Jim West Gets Mentioned by the BBC, Israel Finkelstein Publishes Some Articles Online

I’m telling you, folks, if you wish to be kept up to speed in the world of archaeology as it relates to the Bible, create a Google alert for yourself on Israel Finkelstein. Today (word coming from Jim West), Israel Finkelstein has published some papers of his online.

The first, on Amarna Shechem, is from 2005, and thus, fairly recent, utilizing the petrographic examination of the Amarna letters done by Goren. It analyzes the rise of the Omrides as interpreted by the rise of an earlier Shechem-area based polity, that of Shechem under Labayu. It was superseded by Finkelstein’s paper on Saul being the “Last Labayu”. The only disagreeable remark I can find in there is the mention of Dor being definitely Israelite in the 8th C BC (on page 183), ignoring the possibility it might have been Phoenician.

The second, on the campaign of Shoshenq I, is outdated (my video is up-to date), describing Shoshenq I as attempting to destroy, rather than encourage, the Masos-Nahas copper network. It is also a useful example of Finkelstein In Transition on his opinions on which stratum at Megiddo corresponds to Shoshenq I’s Megiddo. In this paper, he views “Early IrIIa” Masos II as partially contemporary with “Late Iron I” Megiddo VIA. Finkelstein also presents his “Shoshenq destroyed Saulide Gibeon” hypothesis he more clearly presents in “Last Labayu”.

The third, on “The Archaeology of the Days of Manasseh“, is a Finkelstein classic. He points out the decline of the Judahite population from over 120,000 in c. 705 BC to under 70,000 in c. 605 BC, the utter lack of full recovery in the Shephelah, and the rise in population in the Negev, Hill Country, Benjamin, and Wilderness. He also points out the Arabian trade and Ekron IC as factors in the recovery of Judah under Manasseh. He does not accept there is any good evidence for a Manassite revival of the Shephelah.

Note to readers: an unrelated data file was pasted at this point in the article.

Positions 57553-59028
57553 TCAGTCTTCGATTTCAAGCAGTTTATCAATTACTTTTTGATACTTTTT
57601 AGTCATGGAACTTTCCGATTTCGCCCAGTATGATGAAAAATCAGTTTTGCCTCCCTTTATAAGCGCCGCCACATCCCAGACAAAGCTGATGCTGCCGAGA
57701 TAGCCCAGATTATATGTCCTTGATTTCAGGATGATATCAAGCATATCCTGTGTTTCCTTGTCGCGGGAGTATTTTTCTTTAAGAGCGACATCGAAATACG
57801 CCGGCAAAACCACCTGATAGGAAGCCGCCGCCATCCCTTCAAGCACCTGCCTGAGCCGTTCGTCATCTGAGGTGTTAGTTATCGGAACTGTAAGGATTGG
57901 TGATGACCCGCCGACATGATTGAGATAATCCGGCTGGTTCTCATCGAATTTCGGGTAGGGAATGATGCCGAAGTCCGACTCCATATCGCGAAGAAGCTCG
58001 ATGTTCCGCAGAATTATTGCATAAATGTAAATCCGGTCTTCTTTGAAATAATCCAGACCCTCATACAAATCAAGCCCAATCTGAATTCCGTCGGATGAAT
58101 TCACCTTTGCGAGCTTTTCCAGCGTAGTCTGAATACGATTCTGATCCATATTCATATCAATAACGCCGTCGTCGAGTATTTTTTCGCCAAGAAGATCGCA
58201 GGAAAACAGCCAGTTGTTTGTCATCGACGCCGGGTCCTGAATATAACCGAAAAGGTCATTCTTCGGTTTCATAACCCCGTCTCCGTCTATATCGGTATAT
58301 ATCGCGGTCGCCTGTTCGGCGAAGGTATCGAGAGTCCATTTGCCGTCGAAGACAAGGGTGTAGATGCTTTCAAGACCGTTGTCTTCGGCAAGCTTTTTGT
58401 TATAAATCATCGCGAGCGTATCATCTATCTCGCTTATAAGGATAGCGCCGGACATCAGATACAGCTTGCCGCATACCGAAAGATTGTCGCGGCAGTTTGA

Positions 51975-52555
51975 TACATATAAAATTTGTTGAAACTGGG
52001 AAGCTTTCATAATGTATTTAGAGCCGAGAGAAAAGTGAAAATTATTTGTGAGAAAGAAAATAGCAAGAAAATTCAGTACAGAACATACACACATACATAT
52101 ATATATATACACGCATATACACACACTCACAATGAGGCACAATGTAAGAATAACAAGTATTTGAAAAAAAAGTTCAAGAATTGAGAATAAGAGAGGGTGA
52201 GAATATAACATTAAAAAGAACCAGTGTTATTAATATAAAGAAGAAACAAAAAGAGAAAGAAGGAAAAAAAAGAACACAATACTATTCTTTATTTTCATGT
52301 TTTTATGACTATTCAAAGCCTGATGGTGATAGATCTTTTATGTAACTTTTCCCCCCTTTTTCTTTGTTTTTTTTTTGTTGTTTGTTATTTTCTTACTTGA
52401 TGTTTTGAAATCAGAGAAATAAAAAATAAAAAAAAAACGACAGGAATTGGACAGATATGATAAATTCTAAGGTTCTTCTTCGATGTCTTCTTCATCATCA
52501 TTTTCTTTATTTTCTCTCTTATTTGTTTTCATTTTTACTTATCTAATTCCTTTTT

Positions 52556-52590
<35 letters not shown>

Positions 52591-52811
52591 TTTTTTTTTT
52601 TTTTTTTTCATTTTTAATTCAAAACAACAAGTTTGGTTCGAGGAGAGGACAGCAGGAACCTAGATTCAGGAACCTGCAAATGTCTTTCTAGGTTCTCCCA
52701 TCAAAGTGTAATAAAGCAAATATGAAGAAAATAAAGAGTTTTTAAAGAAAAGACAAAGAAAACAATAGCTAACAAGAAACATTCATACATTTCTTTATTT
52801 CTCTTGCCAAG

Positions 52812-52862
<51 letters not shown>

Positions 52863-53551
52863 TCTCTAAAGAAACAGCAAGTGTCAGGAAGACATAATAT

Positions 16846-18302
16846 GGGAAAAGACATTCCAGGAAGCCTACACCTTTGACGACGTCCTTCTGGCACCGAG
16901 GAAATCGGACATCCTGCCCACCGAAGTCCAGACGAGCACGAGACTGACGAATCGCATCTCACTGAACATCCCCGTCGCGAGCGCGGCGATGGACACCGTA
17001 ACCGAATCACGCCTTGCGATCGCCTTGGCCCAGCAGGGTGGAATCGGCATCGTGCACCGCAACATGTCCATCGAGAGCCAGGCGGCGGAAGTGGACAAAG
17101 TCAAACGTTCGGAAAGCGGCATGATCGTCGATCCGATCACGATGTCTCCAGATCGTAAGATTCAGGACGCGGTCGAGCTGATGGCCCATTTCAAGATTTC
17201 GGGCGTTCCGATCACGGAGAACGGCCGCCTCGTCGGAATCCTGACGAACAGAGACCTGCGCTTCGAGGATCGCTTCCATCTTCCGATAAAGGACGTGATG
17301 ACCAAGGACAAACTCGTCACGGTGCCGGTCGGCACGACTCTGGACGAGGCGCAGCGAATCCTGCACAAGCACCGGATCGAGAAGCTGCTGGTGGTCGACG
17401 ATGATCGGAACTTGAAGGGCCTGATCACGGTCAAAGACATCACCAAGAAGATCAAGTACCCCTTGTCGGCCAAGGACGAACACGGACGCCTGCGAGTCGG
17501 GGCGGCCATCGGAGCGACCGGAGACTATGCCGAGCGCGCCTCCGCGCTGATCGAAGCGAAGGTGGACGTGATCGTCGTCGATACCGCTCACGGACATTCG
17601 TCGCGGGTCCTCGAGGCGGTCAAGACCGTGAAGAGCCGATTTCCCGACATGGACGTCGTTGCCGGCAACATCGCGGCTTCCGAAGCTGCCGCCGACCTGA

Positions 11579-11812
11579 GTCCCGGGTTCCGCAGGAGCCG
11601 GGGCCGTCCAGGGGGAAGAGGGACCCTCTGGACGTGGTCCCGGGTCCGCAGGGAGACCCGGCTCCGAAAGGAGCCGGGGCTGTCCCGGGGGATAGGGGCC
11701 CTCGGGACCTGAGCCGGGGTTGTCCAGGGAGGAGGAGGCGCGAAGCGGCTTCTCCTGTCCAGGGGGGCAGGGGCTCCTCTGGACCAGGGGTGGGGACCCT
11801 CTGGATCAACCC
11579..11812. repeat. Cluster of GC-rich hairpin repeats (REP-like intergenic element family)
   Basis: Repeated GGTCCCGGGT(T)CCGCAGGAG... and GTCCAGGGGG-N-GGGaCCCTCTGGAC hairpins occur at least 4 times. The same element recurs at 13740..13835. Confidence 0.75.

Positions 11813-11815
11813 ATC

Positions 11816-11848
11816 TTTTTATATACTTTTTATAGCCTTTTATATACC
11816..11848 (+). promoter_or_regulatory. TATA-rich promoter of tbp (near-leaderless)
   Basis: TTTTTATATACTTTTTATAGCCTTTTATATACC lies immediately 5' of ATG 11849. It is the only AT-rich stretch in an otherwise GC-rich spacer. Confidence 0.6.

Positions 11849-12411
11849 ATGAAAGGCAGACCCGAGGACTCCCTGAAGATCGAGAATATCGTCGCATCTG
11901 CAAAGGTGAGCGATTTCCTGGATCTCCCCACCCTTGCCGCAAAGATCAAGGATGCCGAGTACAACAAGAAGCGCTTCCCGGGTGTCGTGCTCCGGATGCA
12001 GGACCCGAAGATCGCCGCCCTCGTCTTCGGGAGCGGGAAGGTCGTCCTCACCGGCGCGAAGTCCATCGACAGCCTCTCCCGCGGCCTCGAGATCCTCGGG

In other news, Jim West, biblioblogger extraordinaire, has been mentioned by the BBC.

Mineralogical Study of the Amarna Tablets

Generally, this post will do nothing more than point out the great importance of the work done by Goren, Finkelstein, and Na’aman in their using the type of clay of several Amarna tablets to determine the locations from which they were sent, and show the absolute locations of these locations.

One of the most valuable finds of this work is the discovery of the true location of the Amarna-era capital of the Alashiyan kingdom- either Kalavasos-Ayios Dhimitrios (34°45’3″N, 33°18’10″E) or, more likely, (Kh)Alassa-Paliotaverna (34°45’30″N, 32°55’18″E). Almost equally valuable was the chronicling of the expansion of the Kingdom of Amurru, from a chiefdom on both banks of the Kebir (Syro-Lebanese border) and the mountains east of Tripoli/Ullasa, to a kingdom with its capital at Tell Arde/Ardata, 34°24’30″N, 35°54’53″E, to a monarchy centered at Irqata, encompassing Tell Kazel/Zemar (34°42’31″N, 35°59’10″E) and Tell Asharneh/Tunip (35°17’13″N, 36°23’52″E). If the Egyptians had established stronger bases north of Kumidi (33°37’26″N, 35°49’17″E), their primary Syrian administration center, and founded a major fort at Kadesh/Tell Nebi Mend, 34°33’26″N, 36°31’10″E, the Kingdom of Amurru might have never became what it had.

The capital of king Ba’lu-mehir (EA 257-259), [x-x-i]G-ma-te, has finally been shown to be Jokneam (32°39’52″N, 35° 6’32″E). Ba’lu-UR.SAG’s city has been shown to be Rehov (near Behshean), eliminating Jatt as a candidate for Ginti-Padalla (a disputed city between Labayu of Shechem and Ba’lu-UR.SAG). Ginti-kirmil has been determined to be not at Gath or at Carmel, but at Jatt, revealing what Abdi-Heba was contrasting with “the land of Seir”.

Work such as this should be encouraged and continued. Who knows what other facts might be discovered in the future by petrographical analysis?